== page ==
Gov. Asa Hutchinson will meet with U.S. Department of Health and Human Services Director Sylvia Burwell Monday in Washington in hopes of securing a waiver for his Arkansas Works Medicaid expansion plan, and then will meet with the transition team of President-elect Donald Trump.
The meeting with Burwell is meant to secure the long-awaited waiver from DHHS to allow the state to enact Arkansas Works, Hutchinson’s sequel to the private option.
The state must have the waiver in order to enact Arkansas Works by January 1. Hutchinson said he hopes to secure that waiver from Burwell Monday.
“Obviously we’re (in) a very short time frame,” he said. “We’ve already sent out the notices to continue on it. We’ve received assurances that they’ll work with us on it, but they haven’t signed off on our waivers yet, and we hope we can get that done.”
The private option was created in 2013 after the U.S. Supreme Court ruled states could choose whether or not to expand their Medicaid population under Obamacare. While many Republican-led states declined to participate in the expansion, Arkansas created the private option, which uses Medicaid dollars to purchase private insurance for Arkansans with incomes up to 138% of the federal poverty level.
The private option was enacted under Gov. Mike Beebe and has always been resisted by some Republicans in the Legislature. The number of Arkansans enrolled increased to 324,318 as of the end of September – higher than the 250,000 originally forecast. The federal government is sending the state $1.6 billion in taxpayer dollars this year and paying 100 percent of the cost. Starting in 2017, the state chips in 5 percent, a number that rises to 10 percent by 2020.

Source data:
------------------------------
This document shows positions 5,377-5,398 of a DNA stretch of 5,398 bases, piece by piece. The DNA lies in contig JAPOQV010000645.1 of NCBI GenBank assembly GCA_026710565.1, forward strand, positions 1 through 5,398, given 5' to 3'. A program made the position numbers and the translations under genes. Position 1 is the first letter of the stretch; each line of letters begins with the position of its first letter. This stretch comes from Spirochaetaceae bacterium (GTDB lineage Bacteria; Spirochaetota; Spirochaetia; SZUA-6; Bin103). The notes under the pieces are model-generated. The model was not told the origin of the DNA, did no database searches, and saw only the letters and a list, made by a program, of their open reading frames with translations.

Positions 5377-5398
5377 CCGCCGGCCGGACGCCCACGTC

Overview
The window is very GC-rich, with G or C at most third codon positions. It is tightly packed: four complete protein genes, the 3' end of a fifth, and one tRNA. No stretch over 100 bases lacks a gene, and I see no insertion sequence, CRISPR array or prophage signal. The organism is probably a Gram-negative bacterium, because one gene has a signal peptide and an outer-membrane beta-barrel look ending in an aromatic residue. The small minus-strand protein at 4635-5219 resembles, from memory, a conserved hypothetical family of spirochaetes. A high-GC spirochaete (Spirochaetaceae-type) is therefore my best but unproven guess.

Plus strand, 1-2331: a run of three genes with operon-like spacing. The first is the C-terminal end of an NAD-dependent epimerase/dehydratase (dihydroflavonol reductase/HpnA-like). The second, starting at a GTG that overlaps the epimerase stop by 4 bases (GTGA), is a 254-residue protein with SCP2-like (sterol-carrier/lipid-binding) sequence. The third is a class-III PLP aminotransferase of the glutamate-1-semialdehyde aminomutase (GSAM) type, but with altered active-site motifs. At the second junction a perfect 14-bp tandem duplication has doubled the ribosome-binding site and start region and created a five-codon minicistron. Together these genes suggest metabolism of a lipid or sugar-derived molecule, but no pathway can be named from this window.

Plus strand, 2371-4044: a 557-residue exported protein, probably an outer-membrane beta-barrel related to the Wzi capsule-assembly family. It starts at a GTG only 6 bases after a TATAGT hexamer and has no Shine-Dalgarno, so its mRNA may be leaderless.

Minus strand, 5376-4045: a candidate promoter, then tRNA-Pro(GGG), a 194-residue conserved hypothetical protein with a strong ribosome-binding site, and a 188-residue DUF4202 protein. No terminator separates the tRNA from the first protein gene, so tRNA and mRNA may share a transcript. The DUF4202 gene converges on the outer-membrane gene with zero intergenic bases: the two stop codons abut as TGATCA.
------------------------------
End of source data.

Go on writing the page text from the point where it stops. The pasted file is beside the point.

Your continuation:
Hutchinson’s version, Arkansas Works, requires a $13 co-pay from higher-income recipients and makes other reforms.
Hutchinson said Sunday that the specifics of the meeting with the Trump transition team are still being arranged, and that the meeting will be Monday or on Tuesday morning.
He said state policymakers want to help shape health care reforms under the Trump administration. He said he is hopeful about the future of reform under Trump’s secretary of Health and Human Services designee, U.S. Rep. Tom Price, R-Ga., a physician and Obamacare critic who has offered specific ideas for a replacement, along with Trump’s designee to be the director of the Centers for Medicare and Medicaid Services, Seema Verma.
“You look at what he’s done in Congress, it is to push for more flexibility for the states, so his message is consistent with mine,” he said. “I think he’ll be easy to work with. And then the relationship that we have with (Verma) … she should be a great partner. We’re very well connected with her, and so I think there’ll be a whole new atmosphere after the new administration goes into place, but we still have to work through this transition.”